The writing was a key component of the band's success, as 16 of their 18 chart records were written by Cavaliere alone or in tandem with frequent collaborator Eddie Brigati. As the songwiting progressed, social commentary began to show up in the music; the group's growing ambition was reflected in the change from "The Young Rascals" to simply "The Rascals." The word "young" had originally been inserted before the band's name for legal reasons -- it seems there was a group named Johnny Pulleo & The Harmonica Rascals who claimed a proprietary interest. "We were embarrassed about that, 'cause we were trying to be a soul band," said Cornish. "It wasn't The Silver Rascals or The Rockin' Rascals -- it was The Young Rascals! And we had to live with it. By the time we got to Groovin',' we said, 'Well, enough of this. We are The Rascals.'"
A high point for both Cornish and Cavaliere was 1968's #1 hit People Got To Be Free. "The message in songs like People Got To Be Free is as important now as it ever was," says Gene. It was written in reaction to the King and Kennedy assassinations that year -- in fact, Cavaliere had worked for the RFK campaign. "That the song was #1 in places like Berlin and South Africa meant a lot to me," said Felix. Despite the initial resistance to the "political" nature of the record, it went on to become The Rascals' biggest-selling record. It was also their last #1 record. The jazz-tinged experimentation of later albums like Peaceful World and The Island Of Real (which Cavaliere once called "the best record I ever made") proved less commercial than the group's earlier garage-soul.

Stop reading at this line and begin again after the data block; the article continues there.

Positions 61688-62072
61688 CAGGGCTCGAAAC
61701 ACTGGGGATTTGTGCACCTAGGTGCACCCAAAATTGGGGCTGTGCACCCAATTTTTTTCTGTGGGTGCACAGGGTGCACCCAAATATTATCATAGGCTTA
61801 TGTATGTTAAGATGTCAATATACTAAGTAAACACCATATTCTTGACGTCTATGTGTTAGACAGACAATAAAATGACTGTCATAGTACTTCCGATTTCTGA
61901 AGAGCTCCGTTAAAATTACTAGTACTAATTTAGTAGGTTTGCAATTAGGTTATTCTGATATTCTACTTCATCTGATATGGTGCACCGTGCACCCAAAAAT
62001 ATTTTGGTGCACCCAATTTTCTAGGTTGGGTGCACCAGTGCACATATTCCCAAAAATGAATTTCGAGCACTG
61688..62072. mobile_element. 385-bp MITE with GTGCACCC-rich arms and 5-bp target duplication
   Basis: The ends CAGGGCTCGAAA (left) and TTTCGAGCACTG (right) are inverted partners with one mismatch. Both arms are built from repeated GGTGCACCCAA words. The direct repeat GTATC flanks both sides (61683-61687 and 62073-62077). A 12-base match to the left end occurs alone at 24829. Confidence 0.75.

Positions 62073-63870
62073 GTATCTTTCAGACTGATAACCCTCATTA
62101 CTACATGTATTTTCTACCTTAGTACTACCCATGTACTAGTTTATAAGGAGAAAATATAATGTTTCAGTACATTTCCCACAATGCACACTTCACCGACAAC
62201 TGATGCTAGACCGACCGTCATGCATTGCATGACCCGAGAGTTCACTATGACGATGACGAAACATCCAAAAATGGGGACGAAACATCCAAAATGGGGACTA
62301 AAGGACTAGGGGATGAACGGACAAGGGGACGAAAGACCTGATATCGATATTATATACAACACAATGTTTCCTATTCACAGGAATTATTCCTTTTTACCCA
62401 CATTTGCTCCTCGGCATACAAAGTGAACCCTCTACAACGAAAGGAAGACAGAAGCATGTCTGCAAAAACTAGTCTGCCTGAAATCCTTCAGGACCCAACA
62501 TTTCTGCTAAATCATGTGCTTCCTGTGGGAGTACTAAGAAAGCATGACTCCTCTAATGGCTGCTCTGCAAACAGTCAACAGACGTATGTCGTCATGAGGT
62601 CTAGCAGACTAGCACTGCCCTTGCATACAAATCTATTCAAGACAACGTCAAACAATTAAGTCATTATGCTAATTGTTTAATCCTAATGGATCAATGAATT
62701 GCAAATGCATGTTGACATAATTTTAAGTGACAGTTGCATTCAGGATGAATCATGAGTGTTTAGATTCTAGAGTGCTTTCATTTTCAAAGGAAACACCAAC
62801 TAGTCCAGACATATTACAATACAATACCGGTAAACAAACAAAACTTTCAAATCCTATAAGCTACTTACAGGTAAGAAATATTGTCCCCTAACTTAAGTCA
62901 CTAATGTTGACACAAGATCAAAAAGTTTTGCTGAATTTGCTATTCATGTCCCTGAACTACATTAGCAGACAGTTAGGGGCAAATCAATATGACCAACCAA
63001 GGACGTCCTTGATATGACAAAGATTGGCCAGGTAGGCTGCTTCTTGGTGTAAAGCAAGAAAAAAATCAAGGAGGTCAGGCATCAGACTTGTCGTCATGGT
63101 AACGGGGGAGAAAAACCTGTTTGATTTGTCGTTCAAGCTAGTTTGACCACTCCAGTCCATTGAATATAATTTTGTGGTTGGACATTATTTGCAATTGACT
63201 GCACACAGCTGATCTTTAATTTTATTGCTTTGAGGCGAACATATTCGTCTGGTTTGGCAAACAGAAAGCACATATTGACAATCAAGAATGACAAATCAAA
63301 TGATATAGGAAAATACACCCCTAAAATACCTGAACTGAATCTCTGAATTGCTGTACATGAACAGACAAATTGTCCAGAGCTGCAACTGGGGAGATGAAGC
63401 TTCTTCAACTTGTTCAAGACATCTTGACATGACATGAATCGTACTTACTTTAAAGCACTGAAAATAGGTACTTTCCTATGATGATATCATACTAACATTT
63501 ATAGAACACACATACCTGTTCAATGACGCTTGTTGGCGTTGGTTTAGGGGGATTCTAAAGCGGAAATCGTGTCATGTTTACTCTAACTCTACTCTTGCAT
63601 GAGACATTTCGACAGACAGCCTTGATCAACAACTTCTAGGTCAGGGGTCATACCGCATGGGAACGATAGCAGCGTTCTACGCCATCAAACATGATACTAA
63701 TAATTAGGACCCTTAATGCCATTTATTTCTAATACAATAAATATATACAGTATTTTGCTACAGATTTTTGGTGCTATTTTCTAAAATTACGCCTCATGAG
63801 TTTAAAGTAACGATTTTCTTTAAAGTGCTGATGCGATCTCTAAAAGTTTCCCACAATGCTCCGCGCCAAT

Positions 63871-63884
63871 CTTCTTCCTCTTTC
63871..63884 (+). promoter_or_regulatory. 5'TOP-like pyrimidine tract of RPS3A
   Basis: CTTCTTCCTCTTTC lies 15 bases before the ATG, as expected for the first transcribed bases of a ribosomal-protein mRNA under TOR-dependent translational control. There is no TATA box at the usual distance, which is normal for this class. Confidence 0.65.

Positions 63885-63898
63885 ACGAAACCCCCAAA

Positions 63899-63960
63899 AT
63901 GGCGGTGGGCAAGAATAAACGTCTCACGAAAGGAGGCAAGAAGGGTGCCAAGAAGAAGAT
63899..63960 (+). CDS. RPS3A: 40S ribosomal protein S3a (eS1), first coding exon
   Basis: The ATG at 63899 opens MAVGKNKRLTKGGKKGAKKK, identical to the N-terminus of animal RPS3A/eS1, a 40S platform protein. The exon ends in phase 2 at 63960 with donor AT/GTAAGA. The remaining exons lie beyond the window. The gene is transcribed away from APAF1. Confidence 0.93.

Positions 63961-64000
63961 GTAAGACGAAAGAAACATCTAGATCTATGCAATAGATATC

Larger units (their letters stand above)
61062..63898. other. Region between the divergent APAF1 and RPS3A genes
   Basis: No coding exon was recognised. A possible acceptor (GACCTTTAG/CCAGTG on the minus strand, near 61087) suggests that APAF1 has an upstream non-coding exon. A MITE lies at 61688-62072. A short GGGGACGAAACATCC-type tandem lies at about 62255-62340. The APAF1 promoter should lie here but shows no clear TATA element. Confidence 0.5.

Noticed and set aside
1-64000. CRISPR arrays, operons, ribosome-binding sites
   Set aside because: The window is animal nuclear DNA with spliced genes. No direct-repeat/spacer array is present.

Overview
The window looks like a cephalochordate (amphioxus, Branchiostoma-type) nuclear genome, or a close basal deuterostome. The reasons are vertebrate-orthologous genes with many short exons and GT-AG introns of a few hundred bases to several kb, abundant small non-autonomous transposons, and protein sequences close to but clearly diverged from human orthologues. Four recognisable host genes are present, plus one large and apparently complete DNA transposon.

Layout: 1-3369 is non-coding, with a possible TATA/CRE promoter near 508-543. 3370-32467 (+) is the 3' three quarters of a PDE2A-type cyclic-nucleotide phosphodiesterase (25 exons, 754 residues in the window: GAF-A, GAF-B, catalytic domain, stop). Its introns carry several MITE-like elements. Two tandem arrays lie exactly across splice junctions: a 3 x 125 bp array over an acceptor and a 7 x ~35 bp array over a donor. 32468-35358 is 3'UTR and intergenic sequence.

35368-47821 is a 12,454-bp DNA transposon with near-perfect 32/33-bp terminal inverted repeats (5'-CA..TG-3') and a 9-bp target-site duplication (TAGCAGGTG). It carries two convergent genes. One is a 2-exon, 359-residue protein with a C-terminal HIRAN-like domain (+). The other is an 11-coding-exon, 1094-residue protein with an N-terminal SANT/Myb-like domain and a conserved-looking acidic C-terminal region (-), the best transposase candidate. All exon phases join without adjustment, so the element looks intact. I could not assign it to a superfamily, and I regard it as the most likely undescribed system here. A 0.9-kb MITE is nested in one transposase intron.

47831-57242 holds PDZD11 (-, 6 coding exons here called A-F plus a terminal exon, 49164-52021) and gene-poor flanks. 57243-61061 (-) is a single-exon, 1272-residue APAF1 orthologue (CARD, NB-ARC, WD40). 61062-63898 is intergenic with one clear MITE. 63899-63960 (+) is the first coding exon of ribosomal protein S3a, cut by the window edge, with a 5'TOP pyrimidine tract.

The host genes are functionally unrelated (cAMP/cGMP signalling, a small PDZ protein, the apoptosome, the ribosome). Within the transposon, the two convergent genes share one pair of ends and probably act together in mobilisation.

Management was less than supportive of the new directions the band was headed in and a switch to the Columbia label failed to provide the new life they were looking for. "They wanted the Rascals name, and the old Rascals stuff," recalled Cavaliere. Personal frictions were on the rise too, and eventually led to what Cavaliere called a "deep four-way divorce with lots of bad feelings."
By 1972 The Rascals were history. Despite a well-received reunion tour in the summer of 1988 that brought together all but Brigati from the original line-up, tensions still remain. Though The Rascals are no longer a performing entity, their music has become a part of our culture, from oldies radio, TV commercials, and movies like The Big Chill and Platoon.
THE RASCALS ANTHOLOGY CD (1965 -- 1972) tells the story of that music from beginning to end.
I Ain't Gonna Eat Out My Heart Anymore (1965)
You Better Run (1966)
I've Been Lonely Too Long (1966)
A Girl Like You (1967)
How Can I Be Sure (1967)
A Beautiful Morning (1968)
People Got To Be Free (1968)
Carry Me Back (1969)